Liz Thompson, VLT’s Director of Conservation Science, reflects on old forests in Vermont
As a teenager, I loved being in the woods. I felt at peace there, far from the noisy crowds at school. The woods were quiet, but there were also signs of a once busy place, of fields and plows and grazing animals. I saw stone walls, abandoned roads, and old cellar holes wherever I went. And the trees were small. This was a new forest, grown up on former farmland.
My home in eastern Massachusetts was only a few miles from Henry David Thoreau’s cabin on Walden Pond. The woods he walked in the early 1800s were even younger than the ones I knew in the 1970s.
Thoreau wondered what he wasn’t seeing. He wrote: “…no one has yet described for me the difference between that wild forest which once occupied our oldest townships, and the tame one which I find there to-day. It is a difference which would be worth attending to…”
On returning from the wilds of Maine, where he saw some very old forests, he wrote about that difference: “[The Massachusetts forest] has lost its wild, damp, and shaggy look; the countless fallen and decaying trees are gone, and consequently that thick coat of moss which lived on them is gone too. The earth is comparatively bare and smooth and dry.”
Bare and smooth and dry. That’s how I remember the forest floor near my childhood home.
When I started working as an ecologist in Vermont, I sought out old forest. I wanted to know: what was “that wild forest?” What might it have looked like before Europeans settled and “tamed” the land? Gifford Woods State Park in Killington was among the places I explored that first summer, and when I saw it, I was absolutely awestruck.
It was like nothing from my teenage rambles. I saw huge trees, but also small and medium-sized trees—trees of many different ages. I saw openings in the woods where trees had died and fallen over, and those spaces were filled with young new growth. The ground was uneven, with high mounds and deep pits resulting from centuries of trees falling over. I saw mossy rotting logs on the ground, with new seedlings growing from them. This forest had a “wild, damp, and shaggy look.”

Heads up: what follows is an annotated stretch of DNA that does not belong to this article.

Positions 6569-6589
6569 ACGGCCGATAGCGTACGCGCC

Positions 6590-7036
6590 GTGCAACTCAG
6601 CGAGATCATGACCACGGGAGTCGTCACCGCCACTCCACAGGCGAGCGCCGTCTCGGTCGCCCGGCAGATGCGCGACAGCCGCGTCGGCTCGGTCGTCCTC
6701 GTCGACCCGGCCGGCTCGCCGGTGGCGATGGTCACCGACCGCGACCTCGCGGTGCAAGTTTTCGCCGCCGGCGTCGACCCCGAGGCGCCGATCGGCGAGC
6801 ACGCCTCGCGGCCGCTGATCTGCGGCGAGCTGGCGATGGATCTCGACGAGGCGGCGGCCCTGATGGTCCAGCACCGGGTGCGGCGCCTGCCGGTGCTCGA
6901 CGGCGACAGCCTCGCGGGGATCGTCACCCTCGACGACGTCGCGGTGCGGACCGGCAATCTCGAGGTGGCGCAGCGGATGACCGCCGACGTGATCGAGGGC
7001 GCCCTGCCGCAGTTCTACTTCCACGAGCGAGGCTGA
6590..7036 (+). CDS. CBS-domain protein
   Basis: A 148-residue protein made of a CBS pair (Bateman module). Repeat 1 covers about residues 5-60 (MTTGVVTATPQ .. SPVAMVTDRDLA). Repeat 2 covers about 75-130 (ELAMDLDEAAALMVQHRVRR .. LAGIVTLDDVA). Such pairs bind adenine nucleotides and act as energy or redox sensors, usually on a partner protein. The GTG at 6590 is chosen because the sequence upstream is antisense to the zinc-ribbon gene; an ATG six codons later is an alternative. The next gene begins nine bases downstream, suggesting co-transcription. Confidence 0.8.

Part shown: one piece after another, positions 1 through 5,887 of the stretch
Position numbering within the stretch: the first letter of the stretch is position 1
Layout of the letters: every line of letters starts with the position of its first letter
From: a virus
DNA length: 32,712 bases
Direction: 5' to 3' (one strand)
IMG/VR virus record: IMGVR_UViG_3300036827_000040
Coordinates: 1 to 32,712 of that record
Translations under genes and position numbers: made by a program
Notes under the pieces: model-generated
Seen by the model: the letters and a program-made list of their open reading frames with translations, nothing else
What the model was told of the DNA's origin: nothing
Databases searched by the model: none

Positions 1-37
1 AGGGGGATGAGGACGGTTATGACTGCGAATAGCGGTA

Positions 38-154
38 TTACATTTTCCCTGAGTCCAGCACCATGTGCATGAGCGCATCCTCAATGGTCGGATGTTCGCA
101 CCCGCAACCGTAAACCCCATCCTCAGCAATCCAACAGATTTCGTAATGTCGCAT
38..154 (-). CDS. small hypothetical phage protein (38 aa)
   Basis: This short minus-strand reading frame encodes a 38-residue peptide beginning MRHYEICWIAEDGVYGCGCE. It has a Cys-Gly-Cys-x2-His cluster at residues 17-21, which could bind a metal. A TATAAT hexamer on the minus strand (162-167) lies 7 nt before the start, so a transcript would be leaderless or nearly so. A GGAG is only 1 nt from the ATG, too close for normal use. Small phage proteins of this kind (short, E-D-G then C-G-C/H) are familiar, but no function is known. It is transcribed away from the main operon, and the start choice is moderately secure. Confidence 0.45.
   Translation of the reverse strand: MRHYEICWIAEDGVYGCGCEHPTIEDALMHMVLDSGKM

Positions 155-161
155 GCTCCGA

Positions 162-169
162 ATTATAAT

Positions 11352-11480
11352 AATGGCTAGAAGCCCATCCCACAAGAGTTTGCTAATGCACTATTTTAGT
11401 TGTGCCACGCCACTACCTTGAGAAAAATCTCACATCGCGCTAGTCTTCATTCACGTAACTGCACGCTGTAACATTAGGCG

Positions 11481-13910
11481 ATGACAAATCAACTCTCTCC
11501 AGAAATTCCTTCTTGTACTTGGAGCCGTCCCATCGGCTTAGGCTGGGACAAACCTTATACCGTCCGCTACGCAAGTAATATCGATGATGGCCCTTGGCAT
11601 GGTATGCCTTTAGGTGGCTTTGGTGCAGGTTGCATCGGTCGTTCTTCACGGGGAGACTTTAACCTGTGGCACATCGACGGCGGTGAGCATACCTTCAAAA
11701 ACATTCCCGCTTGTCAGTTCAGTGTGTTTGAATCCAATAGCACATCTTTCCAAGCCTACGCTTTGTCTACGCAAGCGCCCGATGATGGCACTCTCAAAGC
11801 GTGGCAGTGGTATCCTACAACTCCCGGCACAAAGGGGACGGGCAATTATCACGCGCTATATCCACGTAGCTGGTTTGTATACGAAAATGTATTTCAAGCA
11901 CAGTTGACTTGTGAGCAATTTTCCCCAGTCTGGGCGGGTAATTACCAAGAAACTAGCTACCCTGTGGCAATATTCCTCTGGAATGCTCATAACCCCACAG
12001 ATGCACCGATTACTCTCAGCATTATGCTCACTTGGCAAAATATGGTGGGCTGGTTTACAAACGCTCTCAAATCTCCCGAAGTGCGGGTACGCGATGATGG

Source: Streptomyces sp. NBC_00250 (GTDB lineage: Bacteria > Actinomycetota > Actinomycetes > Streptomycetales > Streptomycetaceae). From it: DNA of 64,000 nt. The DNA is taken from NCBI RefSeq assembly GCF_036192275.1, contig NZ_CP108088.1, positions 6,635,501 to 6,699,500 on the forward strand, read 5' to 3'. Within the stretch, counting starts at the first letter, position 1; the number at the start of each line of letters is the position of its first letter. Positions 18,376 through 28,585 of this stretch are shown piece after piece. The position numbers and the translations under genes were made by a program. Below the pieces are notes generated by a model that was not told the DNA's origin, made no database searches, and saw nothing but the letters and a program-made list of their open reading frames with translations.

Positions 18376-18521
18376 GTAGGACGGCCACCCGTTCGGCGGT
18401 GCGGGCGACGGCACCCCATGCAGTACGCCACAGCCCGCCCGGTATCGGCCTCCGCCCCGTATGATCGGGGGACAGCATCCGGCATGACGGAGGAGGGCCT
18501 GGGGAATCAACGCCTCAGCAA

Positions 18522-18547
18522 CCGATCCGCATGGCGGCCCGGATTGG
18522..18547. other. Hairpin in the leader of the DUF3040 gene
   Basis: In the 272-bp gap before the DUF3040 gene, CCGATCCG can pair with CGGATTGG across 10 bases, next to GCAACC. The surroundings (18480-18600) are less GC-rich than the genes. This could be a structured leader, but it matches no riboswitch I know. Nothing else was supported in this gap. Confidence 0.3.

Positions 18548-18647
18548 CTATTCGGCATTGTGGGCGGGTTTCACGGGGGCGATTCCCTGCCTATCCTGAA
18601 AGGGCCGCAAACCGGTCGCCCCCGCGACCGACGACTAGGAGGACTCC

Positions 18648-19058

Stimulated by Thoreau’s questions about the original New England forest, many scientists are researching what we now call old-growth forest—woods that have been shaped only by natural processes for centuries.
David Foster sees old-growth forests as “messy, chaotic, in seeming disarray.” He is Director of the Harvard Forest in Massachusetts and owner of VLT-conserved land. Tony D’Amato, of the University of Vermont, likens them to an unkempt garden late in the growing season. Like other conservation leaders, they feel that we need this disarray, that we need wild forests, alongside the younger forests that give us lumber, firewood, and other forest products.
“We are missing many features from our landscapes that only come with very long periods of forest growth,” said David. “These include the big live and dead trees, the immense windthrow mounds and downed trees, and the uneven ground that develops over three or four centuries.”
Old forests, even those that have not achieved the truly old-growth character that takes centuries to develop, offer unique habitats for wildlife. “A big fallen tree can have tip-up roots where winter wrens can nest,” explains Vermont Fish and Wildlife’s Bob Zaino. “Black bears can den in hollow logs, whether standing or on the ground.”
There’s also the incredible resilience of these forests. “Old forests are a testament to nature’s ability to self-organize, sustain, and rejuvenate in the face of a constant battery of disturbances such as wind, ice, fire, insects, disease, and drought,” says forest scientist and conservationist Ed Faison. For instance, the death of a large canopy tree promotes the growth of young trees in the new patch of light, and the fallen trunk becomes a nutrient-rich site for future seedlings.
Old forests provide clean water, clean air, and carbon storage. We’re learning that old forests, with their large trees, huge fallen logs on the forest floor, and massive underground root systems, hold more carbon than young ones. For all these reasons, VLT will develop resources for landowners to help them reap the benefits of both old and new forest in their woods.
Old-growth forests are part of our landscape heritage. David Foster explains that they made up the New England landscape for ten to fifteen thousand years, until European arrival. They are now “one of the rarest kinds of forests found here,” he says. They’re biologically important for their structure and habitat, but these forests are “also emotionally and spiritually important to us,” he adds. As author Barbara Kingsolver said, “People need wild places. … We need to be able to taste grace and know once again that we desire it.”
On a recent snowy winter day, I returned to Gifford Woods to enjoy once again the beauty of that very old forest. I stood in the cold woods for a long while, very still, awestruck once again by the majesty and the complexity. Mosses and lichens graced the huge trees, little tracks showed where a mouse had skittered across fresh snow, and skeletons of blue cohosh reminded me that this is not only an old forest, but a rich one.